Marek Edelman (1919-2009) was a Jewish-Polish political and social activist and a noted cardiologist. He was the last surviving leader of the 1943 uprising in the Warsaw Ghetto. Following the Second World War, he took an active part in domestic and international politics, dedicating himself to fighting for justice and peace.

Listeners: Joanna Szczesna Joanna Klara Agnieszka Zuchowska Anka Grupinska

Joanna Szczesna is a journalist writing for Gazeta Wyborcza. Together with Anna Bikont, she’s the author of Pamiatkowe rupiecie, przyjaciele i sny Wislawy Szymborskiej (The Recollected Flotsam, Friends and Dreams of Wislawa Szymborska) a biography of Wislawa Szymborska, the Polish winner of the Noble Prize for Literature. Since the 1970s, Joanna Szczesna has been involved with the democratic opposition movement in Poland, active in the Worker’s Defence Committee (KOR), the co-founder of the independent press in Poland: editor of KOR’s Information Bulletin, Solidarnosc Press Agency and Tygodnik Mazowsze.

Joanna Szczesna, dziennikarka "Gazety Wyborczej", autorka - wraz z Anna Bikont - biografia polskiej noblistki "Pamiatkowe rupiecie, przyjaciele i sny Wislawy Szymborskiej". Od lat 70-tych zwiazana z opozycja demokratycznaw Polsce, wspólpracowniczka Komitetu Obrony Robotników, wspóltwórczyni prasy niezaleznej w Polsce: redaktorka "Biuletynu Informacyjnego KOR-u", Agencji Prasowej "Solidarnosc" i "Tygodnika Mazowsze".

Joanna Klara Agnieszka 'Aga' Zuchowska was born 20 January 1938. Her father was killed in the Katyń massacre. After the war, she moved from Warsaw to Lódz. She obtained a degree in medicine in 1960, qualifying as a specialist in internal medicine in 1973. Dr Zuchowska worked with Marek Edelman for 15 years. In 1982 she left Poland for Algeria where she remained for the next three years, returning to Poland in 1985. She currently lives in Lódz.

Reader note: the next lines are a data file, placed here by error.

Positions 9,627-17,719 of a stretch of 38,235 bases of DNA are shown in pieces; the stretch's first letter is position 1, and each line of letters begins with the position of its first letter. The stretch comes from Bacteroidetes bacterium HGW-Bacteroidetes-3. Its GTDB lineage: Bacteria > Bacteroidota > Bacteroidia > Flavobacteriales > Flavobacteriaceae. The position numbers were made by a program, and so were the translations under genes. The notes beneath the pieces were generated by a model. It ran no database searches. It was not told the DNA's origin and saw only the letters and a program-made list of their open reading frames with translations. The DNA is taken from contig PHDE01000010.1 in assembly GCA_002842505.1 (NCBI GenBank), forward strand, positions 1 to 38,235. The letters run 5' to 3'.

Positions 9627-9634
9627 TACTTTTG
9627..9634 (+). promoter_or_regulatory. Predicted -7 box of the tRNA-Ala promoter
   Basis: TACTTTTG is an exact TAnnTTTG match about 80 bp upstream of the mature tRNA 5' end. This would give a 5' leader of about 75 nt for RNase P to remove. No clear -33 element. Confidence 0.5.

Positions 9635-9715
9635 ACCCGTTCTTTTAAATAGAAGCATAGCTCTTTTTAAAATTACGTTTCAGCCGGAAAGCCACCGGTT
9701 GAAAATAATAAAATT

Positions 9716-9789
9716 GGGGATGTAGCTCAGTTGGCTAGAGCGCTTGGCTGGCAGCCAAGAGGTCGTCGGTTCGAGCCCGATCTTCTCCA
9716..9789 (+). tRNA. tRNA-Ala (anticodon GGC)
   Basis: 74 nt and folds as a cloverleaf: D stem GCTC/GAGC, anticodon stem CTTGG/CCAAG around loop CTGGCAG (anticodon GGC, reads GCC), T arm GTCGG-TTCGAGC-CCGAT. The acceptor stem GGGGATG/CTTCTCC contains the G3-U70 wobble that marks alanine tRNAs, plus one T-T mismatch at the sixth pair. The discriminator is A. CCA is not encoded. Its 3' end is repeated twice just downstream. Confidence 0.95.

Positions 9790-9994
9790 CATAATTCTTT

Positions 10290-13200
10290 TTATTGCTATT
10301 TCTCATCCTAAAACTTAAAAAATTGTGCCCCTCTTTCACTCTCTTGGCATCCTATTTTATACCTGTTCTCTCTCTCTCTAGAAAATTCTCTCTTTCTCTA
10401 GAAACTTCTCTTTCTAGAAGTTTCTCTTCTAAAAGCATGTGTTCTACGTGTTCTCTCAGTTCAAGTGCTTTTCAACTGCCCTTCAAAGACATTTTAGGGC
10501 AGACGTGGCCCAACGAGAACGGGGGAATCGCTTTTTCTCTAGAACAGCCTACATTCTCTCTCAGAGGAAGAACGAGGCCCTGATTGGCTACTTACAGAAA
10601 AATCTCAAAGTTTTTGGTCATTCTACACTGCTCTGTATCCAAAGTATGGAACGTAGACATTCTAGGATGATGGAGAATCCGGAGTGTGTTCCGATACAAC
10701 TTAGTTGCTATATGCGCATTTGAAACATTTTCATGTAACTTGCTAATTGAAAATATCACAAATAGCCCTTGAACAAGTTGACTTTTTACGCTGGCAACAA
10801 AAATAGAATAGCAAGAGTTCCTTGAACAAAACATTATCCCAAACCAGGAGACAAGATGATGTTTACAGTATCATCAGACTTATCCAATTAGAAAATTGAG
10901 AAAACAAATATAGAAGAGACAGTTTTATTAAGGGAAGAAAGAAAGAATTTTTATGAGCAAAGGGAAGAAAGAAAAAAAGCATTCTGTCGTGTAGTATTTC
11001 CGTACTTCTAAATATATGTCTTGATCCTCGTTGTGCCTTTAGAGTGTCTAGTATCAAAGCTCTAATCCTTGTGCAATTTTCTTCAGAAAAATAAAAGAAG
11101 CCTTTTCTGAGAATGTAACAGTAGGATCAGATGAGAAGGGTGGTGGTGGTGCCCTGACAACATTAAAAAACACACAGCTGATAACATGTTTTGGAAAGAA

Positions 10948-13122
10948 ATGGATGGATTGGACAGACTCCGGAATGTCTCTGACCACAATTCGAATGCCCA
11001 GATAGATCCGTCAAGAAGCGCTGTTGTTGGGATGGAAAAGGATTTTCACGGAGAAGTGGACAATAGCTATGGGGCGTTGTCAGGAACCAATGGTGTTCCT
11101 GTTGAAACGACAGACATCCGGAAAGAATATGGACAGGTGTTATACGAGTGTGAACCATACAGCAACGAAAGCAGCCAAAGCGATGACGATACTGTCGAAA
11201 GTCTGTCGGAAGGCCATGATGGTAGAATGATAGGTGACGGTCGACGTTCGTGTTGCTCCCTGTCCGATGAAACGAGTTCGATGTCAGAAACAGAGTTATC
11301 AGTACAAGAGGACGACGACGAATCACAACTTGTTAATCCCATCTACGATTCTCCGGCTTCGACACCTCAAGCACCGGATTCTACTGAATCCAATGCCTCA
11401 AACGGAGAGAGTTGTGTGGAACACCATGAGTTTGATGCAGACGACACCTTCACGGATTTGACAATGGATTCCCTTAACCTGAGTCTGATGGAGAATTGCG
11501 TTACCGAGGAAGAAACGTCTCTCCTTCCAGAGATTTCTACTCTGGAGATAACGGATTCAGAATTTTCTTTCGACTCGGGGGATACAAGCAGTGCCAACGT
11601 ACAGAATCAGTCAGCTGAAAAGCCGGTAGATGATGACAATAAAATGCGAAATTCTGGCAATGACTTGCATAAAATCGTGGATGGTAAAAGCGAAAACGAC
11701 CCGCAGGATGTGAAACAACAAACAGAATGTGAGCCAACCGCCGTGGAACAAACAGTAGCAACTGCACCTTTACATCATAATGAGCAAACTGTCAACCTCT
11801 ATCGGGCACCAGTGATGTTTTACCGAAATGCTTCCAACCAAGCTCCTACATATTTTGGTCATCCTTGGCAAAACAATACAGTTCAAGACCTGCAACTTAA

Joanna Klara Agnieszka 'Aga' Zuchowska, urodzona 20 stycznia 1938. Ojciec zginal w Katyniu. Po wojnie zamieszkala w Lodzi. Studia ukonczyla w 1960 r. a specjalizacje z chorób wewnetrznych w 1973 r. Doktorat obronila we Wroclawiu. Pracowala z Markiem Edelmanen przez 15 lat. W 1982 r. wyjechala do Algerii. Wrócila do Polski w 1985 r. i mieszka obecnie w Lodzi.

Anka Grupinska studied English at the Adam Mickiewicz University in Poznan, Poland. She wrote for Poznan’s underground publications and was herself one of the founding publishers of the bi-monthly Czas Kultury. She spent 1988 and 1989 in Israel compiling reminiscences of Holocaust survivors. From 1991 to 1993, she held the post of Cultural Attache at the Polish Embassy in Tel Aviv. She moved back to Poland in 1996 and now writes books on Jewish subjects, mainly dealing with the history of the Warsaw ghetto. She is also a freelance journalist for Tygodnik Powszechny. Anka Grupinska is the director of the Centropa Foundation project in Poland (oral history project) called “The Witness of the Jewish Century¿, presents her own radio programme, “Of Jews and of Poles too¿, and teaches creative writing and oral history in Collegium Civitas and SWPS in Warsaw.

Anka Grupinska ukonczyla filologie angielska na UAM w Poznaniu. Wspólpracowala z poznanskimi pismami podziemnymi, wraz z innymi zalozyla i wydawala dwumiesiecznik "Czas Kultury". W latach 1988-1989 przebywala w Izraelu opracowujac wspomnienia ocalalych z Zaglady. W latach 1991-1993 pracowala jako attaché kulturalny w ambasadzie polskiej w Tel Awiwie. Od 1996 mieszka w Polsce. Anka Grupinska specjalizuje sie w tematyce stosunków polsko-zydowskich. Publikuje ksiazki (m. in. Wydawnictwo Literackie, Zydowski Instytut Historyczny, Twój Styl), artykuly prasowe (m. in. "Tygodnik Powszechny", "Rzeczpospolita"), realizuje projekty wystawiennicze. Jest takze koordynatorem miedzynarodowego projektu "Swiadek zydowskiego wieku" (archiwizowanie pamieci o zydowskiej przedwojennej Polsce), prowazi autorska audycje radiowa "O Zydach i o Polakach tez" i uczy warszawskich studentów sztuki czytania i pisanie tekstów literackich.

Tags: Myślenice, Warsaw, Israel, Mossad, Folke Bernadotte

Duration: 2 minutes, 30 seconds

Date story recorded: December 2003

Date story went live: 24 January 2008